Leake, William Martin
LEAKE, WILLIAM MARTIN (1777-1860), antiquarian topographer, was born in London, January 14, 1777. After completing his education at the Royal Military Academy of Woolwich, and spending four years in the West Indies as lieutenant of marine artillery, he was sent by the Government to Constantinople to instruct the Turks in this branch of the service. A journey through Asia Minor in 1800 to join the English fleet at Cyprus inspired him with an interest in antiquarian topography, which he had afterwards frequent opportunities of gratifying. In 1801, after travelling across the desert to Egypt, he was, on the expulsion of the French, employed in surveying the valley of the Nile as far as the cataracts ; but having sailed with the ship engaged to convey the Elgin marbles from Athens to England, be lost all his maps and observations when the vessel foundered off the island of Cerigo. Shortly after his arrival in England he was appointed to survey the west coast of Albania and the Morea, with the view of assisting the Turks against attacks of the French from Italy, and of this he took advantage to form a valuable collection of coins and inscriptions, and to explore many ancient sites. In 1807 lie was made prisoner at Salonica; but, obtaining his release the same year, he was sent on a diplomatic mission to Ali Pasha, whose confidence lie completely won, and with whom lie remained for more than a year as the representative of England. In 1815 lie retired from the army, in which lie held the rank of colonel, devoting the remainder of his life to topographical and antiquarian studies, the results of which were given to the world in the following volumes : - Topography of Athens, 1821 ; Journal of a Tour in Asia Minor, 1824 ; Travels in the Morea, 1830 ; Travels in Xorthern Greece, 1835 ; and Xuntismata Hellenica, 1854, followed by a supplement in 1859. A characteristic of the researches of Leake was their comprehensive minuteness, which was greatly aided by his mastery of technical details. His Topography of Athens, the first attempt at a scientific treatment of the subject, is still authoritative in regard to many important points. He died January 6, 1860.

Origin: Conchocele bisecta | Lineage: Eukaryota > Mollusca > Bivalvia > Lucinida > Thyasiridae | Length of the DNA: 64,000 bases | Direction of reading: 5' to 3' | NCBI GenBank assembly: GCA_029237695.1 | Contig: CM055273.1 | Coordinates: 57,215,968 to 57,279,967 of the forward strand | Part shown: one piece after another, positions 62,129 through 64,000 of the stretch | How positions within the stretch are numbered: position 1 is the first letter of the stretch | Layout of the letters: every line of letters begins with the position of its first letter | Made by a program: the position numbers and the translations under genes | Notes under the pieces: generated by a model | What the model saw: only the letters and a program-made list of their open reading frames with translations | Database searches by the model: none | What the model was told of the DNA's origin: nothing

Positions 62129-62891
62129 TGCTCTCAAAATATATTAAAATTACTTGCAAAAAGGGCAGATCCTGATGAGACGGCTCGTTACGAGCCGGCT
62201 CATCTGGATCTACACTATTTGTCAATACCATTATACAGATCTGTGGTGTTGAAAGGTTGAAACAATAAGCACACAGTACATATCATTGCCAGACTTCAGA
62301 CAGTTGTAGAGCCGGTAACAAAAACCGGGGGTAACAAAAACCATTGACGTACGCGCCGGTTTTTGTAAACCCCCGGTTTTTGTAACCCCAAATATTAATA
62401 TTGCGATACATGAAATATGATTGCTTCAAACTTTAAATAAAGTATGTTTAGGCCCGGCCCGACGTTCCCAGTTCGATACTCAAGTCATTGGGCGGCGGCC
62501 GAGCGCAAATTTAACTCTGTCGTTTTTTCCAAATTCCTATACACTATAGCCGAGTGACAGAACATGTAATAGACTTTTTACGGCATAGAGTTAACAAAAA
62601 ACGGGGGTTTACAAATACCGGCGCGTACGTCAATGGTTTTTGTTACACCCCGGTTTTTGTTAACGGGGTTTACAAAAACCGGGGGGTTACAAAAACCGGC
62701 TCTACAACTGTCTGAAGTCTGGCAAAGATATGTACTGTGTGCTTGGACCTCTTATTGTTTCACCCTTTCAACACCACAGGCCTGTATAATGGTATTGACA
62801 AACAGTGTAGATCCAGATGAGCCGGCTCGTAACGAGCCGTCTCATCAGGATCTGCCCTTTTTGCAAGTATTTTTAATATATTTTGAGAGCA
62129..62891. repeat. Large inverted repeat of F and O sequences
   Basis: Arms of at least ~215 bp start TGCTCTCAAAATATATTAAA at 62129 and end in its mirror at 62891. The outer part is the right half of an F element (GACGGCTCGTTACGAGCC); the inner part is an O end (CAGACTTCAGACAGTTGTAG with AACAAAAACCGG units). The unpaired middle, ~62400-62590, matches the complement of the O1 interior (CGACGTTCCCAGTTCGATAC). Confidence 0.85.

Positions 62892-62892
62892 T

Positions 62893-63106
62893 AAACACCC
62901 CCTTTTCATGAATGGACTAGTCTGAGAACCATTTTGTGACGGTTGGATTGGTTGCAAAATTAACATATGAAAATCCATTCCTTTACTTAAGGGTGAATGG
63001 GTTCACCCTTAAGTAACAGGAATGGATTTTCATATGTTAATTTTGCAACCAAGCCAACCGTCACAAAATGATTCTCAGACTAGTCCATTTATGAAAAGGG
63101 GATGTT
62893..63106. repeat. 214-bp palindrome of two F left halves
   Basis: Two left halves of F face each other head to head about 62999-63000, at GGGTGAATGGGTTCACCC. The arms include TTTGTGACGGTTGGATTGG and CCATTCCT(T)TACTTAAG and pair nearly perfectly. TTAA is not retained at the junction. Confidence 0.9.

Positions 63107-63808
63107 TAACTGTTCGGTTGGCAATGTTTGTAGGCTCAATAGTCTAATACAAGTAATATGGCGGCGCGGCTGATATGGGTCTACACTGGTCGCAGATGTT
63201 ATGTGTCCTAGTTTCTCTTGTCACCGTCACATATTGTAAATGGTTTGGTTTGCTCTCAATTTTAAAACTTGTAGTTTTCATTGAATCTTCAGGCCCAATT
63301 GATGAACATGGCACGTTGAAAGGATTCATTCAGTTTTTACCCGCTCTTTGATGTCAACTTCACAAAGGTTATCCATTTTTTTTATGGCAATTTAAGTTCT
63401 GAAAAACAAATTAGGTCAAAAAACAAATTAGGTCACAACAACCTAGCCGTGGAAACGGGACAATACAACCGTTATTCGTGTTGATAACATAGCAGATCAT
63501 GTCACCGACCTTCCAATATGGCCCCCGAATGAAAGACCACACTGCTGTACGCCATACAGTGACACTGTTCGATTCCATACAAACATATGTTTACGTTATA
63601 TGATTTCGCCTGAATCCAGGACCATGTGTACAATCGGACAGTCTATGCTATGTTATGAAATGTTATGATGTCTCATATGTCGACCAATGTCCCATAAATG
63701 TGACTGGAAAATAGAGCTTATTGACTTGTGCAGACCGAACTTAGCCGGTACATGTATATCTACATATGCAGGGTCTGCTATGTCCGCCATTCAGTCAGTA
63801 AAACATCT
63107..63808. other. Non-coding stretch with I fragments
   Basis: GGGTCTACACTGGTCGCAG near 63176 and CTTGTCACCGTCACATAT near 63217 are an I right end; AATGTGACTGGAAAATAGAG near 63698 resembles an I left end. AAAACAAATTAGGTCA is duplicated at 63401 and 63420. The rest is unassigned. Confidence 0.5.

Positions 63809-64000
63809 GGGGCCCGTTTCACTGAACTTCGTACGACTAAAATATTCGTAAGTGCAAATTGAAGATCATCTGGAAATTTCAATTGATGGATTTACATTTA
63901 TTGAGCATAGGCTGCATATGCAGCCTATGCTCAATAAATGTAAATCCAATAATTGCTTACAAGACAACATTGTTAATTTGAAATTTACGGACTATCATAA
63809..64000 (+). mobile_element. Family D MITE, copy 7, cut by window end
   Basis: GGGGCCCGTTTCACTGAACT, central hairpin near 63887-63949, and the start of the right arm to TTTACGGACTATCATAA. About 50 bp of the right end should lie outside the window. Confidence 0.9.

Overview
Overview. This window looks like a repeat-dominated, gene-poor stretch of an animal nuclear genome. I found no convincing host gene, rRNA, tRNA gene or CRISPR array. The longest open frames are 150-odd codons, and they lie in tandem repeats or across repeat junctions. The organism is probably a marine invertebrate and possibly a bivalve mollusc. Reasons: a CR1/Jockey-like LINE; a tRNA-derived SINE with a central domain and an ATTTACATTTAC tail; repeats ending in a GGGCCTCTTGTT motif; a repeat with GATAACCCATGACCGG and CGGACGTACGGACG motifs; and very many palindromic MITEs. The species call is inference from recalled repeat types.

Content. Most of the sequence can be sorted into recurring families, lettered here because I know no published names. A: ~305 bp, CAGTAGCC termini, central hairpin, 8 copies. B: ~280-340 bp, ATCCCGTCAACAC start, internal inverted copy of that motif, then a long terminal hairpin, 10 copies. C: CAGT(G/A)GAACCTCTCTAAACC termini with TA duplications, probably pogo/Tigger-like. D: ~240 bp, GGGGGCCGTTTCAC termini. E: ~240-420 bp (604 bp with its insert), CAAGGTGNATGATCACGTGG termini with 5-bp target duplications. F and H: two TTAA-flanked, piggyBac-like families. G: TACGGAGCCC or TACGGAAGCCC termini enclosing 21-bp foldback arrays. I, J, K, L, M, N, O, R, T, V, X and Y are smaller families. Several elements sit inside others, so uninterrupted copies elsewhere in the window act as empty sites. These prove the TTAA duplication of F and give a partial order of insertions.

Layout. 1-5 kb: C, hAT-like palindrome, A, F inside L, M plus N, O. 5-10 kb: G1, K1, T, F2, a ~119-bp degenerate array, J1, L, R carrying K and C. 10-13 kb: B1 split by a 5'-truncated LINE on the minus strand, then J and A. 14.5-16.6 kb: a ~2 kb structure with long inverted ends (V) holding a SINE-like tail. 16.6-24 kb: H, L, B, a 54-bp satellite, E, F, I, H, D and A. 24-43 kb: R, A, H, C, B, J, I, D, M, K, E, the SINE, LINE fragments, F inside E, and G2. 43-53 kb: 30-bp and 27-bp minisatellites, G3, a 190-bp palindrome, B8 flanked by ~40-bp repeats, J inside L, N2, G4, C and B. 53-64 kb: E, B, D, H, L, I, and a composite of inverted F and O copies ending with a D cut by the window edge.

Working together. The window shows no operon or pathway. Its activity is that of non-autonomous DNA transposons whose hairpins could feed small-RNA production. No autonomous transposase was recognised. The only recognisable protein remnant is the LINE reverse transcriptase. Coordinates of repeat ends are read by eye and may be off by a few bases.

A J'irelIZOir of Leake by the Per. J. H. Marsden was printed for private circulation in 1864. See also a paper in the Architect for October 7, 1876; and a notice of him by Professor Curtius of Perlin in the P•cussische Jahrbhchcr for September 1876.